Ease of Use: Voters need to be able to understand the machines and use them without glitches, and the machines must be easy for all kinds of voters – seniors, people with disabilities, people for whom English is a second language, first-time voters, etc.

Speed for tallying results: More than simply providing the convenience of quick election night results, the less time spent tallying ballots translates into greater voter trust.  Florida shows that every day spent counting brought greater distrust.  A quick, accurate result does not raise these concerns.

Reliability and Accuracy: What is the rate for spoiled ballots, disqualified ballots, overcounts, etc.?

Flexibility: Does this equipment allow for ranked ballot election systems, can it be used to read mail-in ballots, does it have the capacity to tell a voter that they have cast an invalid ballot and allow the voter to correct it?

Voting Technologies

There are four major voting technologies used: Punchcards, Lever/Push Button Direct Recording Equipment (DREs), Optical Scanners, and Electronic or Touch Screen DREs.  All four were in use in different jurisdictions in the state of Maryland in the 2000 election.  Below are brief summaries of each, including our short analysis of each based on the above criteria.

The events in Florida have unveiled a great deal of problems with our older voting equipment, primarily the punchcard.  We have collected a number of critiques of punchcard voting machines that have been published since the election; they are assembled as attachments.  The most compelling information shows that punchcards are poor in every measure: they are not always easy to use; they are comparatively slow and more difficult to count; their reliability is suspect – particularly with evidence that without proper maintainence it is increasingly difficult to punch out chads and that older, lower quality machines are concentrated in poorer, and minority areas – and; punchcards do not have the capacity to handle advanced voting systems such as ranked ballots or mail-in balloting.

Lever or Push Button Direct Recording Equipment (DREs)

These also use older technology and are harder to service with every passing year.  They may not be difficult for a voter to understand how to operate; counting ballots with these machines is typically fast at the precinct; this equipment is accurate and prevents voters from casting invalid ballots, but it also requires servicing which is increasingly difficult; and while technically possible to administer a limited ranked ballot election, practically speaking, that would be a near impossibility.  They also cannot be used for mail-in balloting.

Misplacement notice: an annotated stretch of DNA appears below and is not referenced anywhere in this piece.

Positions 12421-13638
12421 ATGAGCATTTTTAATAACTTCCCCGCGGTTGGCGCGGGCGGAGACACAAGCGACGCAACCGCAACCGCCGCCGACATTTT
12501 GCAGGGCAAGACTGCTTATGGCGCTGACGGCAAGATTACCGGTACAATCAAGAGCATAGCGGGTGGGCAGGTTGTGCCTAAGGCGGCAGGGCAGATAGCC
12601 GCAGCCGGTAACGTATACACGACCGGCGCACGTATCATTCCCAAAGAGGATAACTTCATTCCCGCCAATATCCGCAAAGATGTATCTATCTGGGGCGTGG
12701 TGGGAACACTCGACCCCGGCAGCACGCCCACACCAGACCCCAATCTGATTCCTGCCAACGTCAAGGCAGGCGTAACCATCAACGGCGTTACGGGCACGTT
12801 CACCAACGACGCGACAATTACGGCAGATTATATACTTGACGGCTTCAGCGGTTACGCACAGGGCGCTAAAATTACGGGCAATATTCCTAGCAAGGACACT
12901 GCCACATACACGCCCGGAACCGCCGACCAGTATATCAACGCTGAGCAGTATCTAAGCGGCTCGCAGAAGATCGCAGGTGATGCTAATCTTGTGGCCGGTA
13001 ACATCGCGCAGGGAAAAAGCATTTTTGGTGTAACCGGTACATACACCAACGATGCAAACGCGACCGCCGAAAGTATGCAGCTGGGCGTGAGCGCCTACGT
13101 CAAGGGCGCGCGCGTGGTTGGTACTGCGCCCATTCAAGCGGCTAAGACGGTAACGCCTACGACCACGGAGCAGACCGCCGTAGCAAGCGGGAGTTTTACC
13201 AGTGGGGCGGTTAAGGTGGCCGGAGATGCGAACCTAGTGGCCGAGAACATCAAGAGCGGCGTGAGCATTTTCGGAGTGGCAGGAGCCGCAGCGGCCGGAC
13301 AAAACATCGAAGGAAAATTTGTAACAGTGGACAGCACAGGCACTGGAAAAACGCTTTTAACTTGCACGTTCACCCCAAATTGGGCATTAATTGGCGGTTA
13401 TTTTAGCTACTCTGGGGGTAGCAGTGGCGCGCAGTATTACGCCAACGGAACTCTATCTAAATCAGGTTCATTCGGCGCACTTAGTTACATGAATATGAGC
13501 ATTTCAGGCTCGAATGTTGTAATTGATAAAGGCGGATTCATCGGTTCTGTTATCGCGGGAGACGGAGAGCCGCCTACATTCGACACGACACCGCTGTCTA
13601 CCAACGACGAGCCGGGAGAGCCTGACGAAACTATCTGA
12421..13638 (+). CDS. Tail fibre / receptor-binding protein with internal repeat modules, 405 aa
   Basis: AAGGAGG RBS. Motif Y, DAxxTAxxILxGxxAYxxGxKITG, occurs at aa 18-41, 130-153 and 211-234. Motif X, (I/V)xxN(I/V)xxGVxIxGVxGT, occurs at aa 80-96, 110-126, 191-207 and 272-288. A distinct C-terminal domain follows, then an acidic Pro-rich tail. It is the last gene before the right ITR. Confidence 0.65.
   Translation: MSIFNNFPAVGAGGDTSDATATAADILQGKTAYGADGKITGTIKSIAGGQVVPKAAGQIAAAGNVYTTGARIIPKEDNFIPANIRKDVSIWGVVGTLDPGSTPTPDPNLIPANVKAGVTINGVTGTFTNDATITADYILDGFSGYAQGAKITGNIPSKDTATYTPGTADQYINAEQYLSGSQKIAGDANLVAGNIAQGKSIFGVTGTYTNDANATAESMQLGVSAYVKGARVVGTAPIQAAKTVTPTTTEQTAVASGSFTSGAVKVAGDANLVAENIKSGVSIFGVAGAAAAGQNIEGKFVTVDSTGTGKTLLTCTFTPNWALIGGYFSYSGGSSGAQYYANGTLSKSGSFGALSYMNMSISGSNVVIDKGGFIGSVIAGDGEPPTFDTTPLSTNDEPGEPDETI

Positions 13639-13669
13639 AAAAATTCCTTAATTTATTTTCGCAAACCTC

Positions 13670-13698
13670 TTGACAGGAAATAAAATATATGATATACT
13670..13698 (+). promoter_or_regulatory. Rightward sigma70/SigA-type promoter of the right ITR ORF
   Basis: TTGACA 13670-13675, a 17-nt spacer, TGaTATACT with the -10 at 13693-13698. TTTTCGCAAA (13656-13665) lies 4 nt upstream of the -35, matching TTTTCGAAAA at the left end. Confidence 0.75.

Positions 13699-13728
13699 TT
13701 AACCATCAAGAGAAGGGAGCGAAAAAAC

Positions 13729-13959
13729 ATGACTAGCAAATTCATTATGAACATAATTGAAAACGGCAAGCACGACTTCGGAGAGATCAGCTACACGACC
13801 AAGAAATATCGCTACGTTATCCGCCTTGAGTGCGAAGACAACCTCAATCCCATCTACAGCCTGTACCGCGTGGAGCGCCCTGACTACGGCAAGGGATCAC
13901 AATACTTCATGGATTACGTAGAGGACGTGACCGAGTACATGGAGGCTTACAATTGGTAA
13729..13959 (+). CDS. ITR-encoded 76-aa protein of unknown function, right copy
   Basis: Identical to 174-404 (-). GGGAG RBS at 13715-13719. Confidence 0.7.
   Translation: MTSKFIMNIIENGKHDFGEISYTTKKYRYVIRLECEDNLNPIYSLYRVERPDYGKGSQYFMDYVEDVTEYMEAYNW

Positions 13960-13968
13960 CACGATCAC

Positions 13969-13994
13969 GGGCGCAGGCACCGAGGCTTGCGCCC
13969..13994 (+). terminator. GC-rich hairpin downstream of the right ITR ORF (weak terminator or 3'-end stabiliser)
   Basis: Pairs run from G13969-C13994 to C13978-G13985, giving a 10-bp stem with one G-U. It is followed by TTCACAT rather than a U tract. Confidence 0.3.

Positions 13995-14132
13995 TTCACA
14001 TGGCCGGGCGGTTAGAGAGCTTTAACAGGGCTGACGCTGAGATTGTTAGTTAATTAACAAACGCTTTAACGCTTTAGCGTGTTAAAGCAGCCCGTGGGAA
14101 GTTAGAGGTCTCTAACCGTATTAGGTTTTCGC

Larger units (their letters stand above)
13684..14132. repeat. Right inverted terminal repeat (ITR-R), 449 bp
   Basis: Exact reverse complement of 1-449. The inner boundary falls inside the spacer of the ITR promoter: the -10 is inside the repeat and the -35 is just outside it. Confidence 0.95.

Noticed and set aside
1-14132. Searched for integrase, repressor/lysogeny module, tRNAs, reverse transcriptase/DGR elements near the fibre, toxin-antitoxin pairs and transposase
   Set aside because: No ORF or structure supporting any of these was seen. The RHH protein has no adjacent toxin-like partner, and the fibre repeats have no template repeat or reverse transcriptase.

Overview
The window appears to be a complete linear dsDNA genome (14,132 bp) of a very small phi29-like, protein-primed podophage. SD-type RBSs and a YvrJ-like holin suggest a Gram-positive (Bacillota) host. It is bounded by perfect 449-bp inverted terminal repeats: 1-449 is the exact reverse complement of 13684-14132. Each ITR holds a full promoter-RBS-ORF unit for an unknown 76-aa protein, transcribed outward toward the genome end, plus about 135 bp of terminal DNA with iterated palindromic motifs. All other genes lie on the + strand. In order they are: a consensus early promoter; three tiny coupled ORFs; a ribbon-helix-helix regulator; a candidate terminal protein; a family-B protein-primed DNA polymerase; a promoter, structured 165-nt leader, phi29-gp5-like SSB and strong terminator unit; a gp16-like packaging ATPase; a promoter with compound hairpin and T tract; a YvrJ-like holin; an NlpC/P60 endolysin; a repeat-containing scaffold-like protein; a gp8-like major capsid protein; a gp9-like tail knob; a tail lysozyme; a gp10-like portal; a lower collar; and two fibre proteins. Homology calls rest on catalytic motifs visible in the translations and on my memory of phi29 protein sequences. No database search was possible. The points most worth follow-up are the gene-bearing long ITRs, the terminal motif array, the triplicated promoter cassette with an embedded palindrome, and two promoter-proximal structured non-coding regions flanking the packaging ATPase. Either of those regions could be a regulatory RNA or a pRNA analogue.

Optical Scanners

Several types of optical scanner machines exist, including precinct-based equipment and centrally located units.  Both types score high in the categories of ease of use; speed; reliability and accuracy; and flexibility.  The newer precinct units rather than the central units present better opportunities to correct the problem of “overvotes” as long as election officials have enabled the feature to notify the voter if they have cast invalid or spoiled ballots – for instance, casting a vote for both Bush and Gore for President.  Either can accommodate ranked ballots as long as the manufacturer supplies software to count those ballots (more on that below).  Further, optical scanners are the only machines of these four that are fully compatible with mail-in balloting.

Electronic Direct Recording Equipment, (Electronic DREs)

These are modern computerized technologies like ATMs.  Voters indicate their votes by touching the screen or pushing buttons.  They are perhaps the easiest for voters to use, they do not allow “overvotes” and they are most compatible for use by people with disabilities as well.  Electronic equipment produces a fast, accurate result.  Electronic machines are compatible with ranked ballots, but just as with the optical scanners, the software must be acquired for this use.  One drawback is the fact that these are not able to count mail-in ballots.